Peter Ulintz Peter Ulintz
Technical Director

The History of D2 Tool Steel…According to Research

February 8, 2024

In last month’s Tooling by Design column, “The History of D2 Tool Steel…According to ChatGPT,” I used readily available artificial-intelligence (AI) software (ChatGPT 4.0) to ask, “When was D2 tool steel invented and by whom?” I felt strange engaging in conversation with a chatbot, but it was a fun and mostly comical experience, albeit the AI responses proved unreliable and inaccurate. 

This month, I’ll explore the history of D2 tool steel using traditional means … research.

Early Tool Steels

Sterling-Steel-Company-Ulintz-Tooling-By-Design-MetalForming-MagazineTool steel refers to any steel used to make tools for cutting, forming, or otherwise shaping a material into a part or component for a specific use. The earliest tool steels were simple, plain carbon steels. Beginning in 1868, and increasingly into the 20th century, material innovators developed many complex and highly alloyed steels to meet severe service demands and provide freedom from cracking during heat treatment.

In 1868, British metallurgist Robert Forester Mushet offered the first commercially produced tool steel. Mushet steel, also known as Robert Mushet’s Special Steel, was tabbed as the first “self-hardening”—and later, “air-hardening”—steel because it could be fully hardened in still air. Prior to Mushet’s discovery, hardening steel required quenching in water or oil.

Alloy Steels

ASTM A681 Standard Specification for Tool Steels Alloy classifies three categories of cold-work tool steel: air-hardening steels (group A); high-carbon, high-chromium steels (group D); and oil-hardening steels (group O).

Development of D2, part of group D, likely would coincide with the invention of other chromium-alloyed steels such as stainless steel and high-speed steel. Chromium-alloyed steel production did not become practical until the development of ferrochromium by Pierre Berthier in 1821 and, more practically, in 1895 with the development of low-carbon ferrochromium. In 1861, Mushet reported the first commercially produced steel with a chromium addition.

Gregory Comstock of Sterling Steel Co., Pittsburgh, PA, (Fig. 1) received U.S. Patent 1,695,916 for alloy steel on December 18, 1928. According to the patent’s introductory paragraph, “the present invention relates to an alloy steel and more especially to an alloy steel particularly adapted for making dies and punches, which combines the desirable characteristics of (1) the capability for air or oil hardening, particularly air hardening, to a high degree of hardness; (2) the capability of being annealed soft enough for easy machining, and (3) a high resistance to abrasion.”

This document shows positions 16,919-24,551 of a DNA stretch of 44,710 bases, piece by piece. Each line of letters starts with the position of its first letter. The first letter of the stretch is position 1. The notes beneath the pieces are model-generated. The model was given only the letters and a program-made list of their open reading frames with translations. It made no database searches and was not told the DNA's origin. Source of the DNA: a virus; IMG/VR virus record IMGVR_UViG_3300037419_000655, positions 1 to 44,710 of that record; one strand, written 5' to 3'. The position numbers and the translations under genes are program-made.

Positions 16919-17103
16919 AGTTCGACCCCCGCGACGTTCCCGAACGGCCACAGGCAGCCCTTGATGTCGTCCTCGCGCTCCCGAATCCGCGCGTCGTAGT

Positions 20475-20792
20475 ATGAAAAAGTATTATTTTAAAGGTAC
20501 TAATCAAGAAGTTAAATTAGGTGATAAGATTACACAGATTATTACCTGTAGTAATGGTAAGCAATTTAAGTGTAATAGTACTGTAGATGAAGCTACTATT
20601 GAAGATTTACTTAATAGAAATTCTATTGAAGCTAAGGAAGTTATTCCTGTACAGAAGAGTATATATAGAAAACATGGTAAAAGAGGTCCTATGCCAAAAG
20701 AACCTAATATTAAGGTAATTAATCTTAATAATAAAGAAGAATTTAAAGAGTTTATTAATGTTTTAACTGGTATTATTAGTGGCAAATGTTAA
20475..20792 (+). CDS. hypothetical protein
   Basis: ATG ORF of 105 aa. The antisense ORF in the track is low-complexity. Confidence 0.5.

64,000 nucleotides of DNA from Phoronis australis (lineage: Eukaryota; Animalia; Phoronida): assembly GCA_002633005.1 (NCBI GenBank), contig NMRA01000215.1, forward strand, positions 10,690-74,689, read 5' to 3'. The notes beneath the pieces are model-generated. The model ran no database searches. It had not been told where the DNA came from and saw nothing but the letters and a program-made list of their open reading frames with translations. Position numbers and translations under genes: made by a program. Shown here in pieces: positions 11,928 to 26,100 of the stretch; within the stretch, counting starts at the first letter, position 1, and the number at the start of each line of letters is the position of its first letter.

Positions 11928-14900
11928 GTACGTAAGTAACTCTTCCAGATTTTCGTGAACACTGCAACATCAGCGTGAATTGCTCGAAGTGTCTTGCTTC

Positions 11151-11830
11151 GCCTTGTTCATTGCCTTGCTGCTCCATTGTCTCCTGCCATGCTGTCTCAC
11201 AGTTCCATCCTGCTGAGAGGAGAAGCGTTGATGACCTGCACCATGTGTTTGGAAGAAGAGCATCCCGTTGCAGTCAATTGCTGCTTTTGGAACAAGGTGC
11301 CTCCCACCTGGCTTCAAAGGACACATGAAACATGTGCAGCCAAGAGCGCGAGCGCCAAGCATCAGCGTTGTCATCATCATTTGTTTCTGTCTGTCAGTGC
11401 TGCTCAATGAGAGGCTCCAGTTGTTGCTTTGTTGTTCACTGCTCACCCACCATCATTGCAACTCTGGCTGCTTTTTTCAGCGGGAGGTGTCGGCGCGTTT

D2-Composition-Ulintz-Tooling-By-Design-MetalForming-MagazineThe patent makes several claims related to composition, including “an alloy steel containing carbon about 1.4 to 1.6%, chromium about 11.5 to 12.5%, vanadium about 0.75 to 1.25%, molybdenum about 0.75 to 1.25%, and having the capability for air hardening even in fairly large sections to over 600 Brinell and the capability for being annealed to a softness below 210 Brinell.”

American Iron and Steel Institute (AISI) designations for cold-work tool steels did not exist at the time of Comstock’s patent submission, thus no reference to D2 in the patent document. However, the chemical-composition range listed in the patent matches that of commercially available D2 steel (Fig. 2). A single value listed for elements denotes the maximum allowable percentage.

Finally, the patent claims air hardenability exceeding 600 BHN—the typical upper hardness range for D2—and annealing to 210 BHN or less, if desired. The delivery condition for AISI D2: approximately 210 BHN. 

Based on these facts, I am willing to accept—at least within the United States—that this patent answers the question: “When was D2 tool steel invented and by whom?”

ChatGPT, are you paying attention? MF

Industry-Related Terms: Annealed, Forming, Hardenability, Quenching, Stainless Steel
View Glossary of Metalforming Terms

Technologies: Tooling


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